Harken Bosun's Chair
How I didn't kill myself when I was a kid, I don't know. One of the many dumb things I did was substitute a fender for a bosun's chair when a real one wasn't available and I had to go up the stick. Even the official equipment was pretty agricultural; a plank with four holes drilled in it and non-synthetic line (ever hear of manila, sonny?) threaded through and lashed into a loop at the top wasn't exactly conducive to long-term comfort and safety at the masthead.
Times have changed. Now we have climbing harnesses that have been adapted for the marine environment for going up in dangerous conditions or those quick trips to retrieve a halyard. Even old-school chairs have come a long way. I like the new bosun's chair from Harken. As the company says; it's designed by sailors-and the fact that the designers have spent time up the mast is obvious from its construction and features. Strong webbing supports a wide rigid padded seat, and pockets either side provide storage for plenty of tools. Tying lanyards to the eyes conveniently located above the pockets will keep the deck from becoming a hardhat area if a tool slips from your fingers. The halyard attachment point is low enough that when the halyard's all the way up you should be able to see the top of the mast without dangerous contortions. An adjustable backrest and crotch strap will help keep you in place.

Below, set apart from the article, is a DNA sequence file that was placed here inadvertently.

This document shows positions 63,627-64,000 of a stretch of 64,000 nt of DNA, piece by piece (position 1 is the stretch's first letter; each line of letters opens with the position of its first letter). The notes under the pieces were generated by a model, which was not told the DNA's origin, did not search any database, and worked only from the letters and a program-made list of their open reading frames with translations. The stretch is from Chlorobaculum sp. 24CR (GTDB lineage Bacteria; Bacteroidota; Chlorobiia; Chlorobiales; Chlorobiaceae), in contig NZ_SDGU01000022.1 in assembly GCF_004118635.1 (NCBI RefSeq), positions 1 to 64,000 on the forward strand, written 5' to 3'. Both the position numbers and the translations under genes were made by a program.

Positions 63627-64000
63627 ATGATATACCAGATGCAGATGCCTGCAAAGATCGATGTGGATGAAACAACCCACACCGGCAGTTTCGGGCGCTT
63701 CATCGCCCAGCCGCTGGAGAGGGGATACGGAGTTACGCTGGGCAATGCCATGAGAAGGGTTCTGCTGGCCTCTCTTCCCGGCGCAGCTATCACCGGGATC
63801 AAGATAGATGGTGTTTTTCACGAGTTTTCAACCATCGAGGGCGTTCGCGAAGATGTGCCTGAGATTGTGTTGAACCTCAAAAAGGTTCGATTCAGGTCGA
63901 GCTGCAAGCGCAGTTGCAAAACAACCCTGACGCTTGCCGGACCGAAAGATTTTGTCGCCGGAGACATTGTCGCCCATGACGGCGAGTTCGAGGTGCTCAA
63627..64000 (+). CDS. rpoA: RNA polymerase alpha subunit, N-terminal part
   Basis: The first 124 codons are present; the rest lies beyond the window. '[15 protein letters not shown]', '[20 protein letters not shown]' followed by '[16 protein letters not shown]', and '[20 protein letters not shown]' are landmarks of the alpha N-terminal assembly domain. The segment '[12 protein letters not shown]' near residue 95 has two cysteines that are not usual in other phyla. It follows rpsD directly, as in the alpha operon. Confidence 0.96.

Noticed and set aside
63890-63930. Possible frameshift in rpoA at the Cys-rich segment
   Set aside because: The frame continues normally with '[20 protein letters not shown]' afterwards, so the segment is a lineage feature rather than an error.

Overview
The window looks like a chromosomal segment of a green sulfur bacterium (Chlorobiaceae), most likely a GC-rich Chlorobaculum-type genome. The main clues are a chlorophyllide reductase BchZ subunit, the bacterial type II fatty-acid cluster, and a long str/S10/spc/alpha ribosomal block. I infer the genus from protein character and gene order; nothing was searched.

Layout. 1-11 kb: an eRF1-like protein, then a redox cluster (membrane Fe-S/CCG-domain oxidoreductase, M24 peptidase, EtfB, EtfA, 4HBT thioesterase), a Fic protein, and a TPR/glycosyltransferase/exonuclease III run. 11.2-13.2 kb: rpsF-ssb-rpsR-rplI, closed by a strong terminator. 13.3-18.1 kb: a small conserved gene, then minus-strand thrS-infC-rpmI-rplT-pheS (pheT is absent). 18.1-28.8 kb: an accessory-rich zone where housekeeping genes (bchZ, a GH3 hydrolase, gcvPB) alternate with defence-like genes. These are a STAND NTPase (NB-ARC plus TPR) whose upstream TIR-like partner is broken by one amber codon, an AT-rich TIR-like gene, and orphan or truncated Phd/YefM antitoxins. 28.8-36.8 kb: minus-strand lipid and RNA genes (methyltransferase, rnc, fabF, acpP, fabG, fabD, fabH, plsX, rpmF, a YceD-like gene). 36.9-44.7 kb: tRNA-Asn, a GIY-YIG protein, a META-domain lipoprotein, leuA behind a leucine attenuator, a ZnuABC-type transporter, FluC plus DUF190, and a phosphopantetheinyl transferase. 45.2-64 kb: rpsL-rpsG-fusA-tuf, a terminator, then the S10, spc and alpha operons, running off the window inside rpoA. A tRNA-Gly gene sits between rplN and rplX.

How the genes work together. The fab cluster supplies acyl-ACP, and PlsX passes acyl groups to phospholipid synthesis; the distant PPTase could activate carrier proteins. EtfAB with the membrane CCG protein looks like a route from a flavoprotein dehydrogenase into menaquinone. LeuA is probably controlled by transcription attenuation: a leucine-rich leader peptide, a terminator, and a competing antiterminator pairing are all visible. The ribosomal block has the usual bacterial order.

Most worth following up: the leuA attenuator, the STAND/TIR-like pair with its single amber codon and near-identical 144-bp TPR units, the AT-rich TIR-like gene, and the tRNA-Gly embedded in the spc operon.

You'll be able to spend plenty of time in this chair, comfortably making sure your rig is maintained so it and your sails stay up.
Harken Bosun's Chair, $190, (www.harken.com)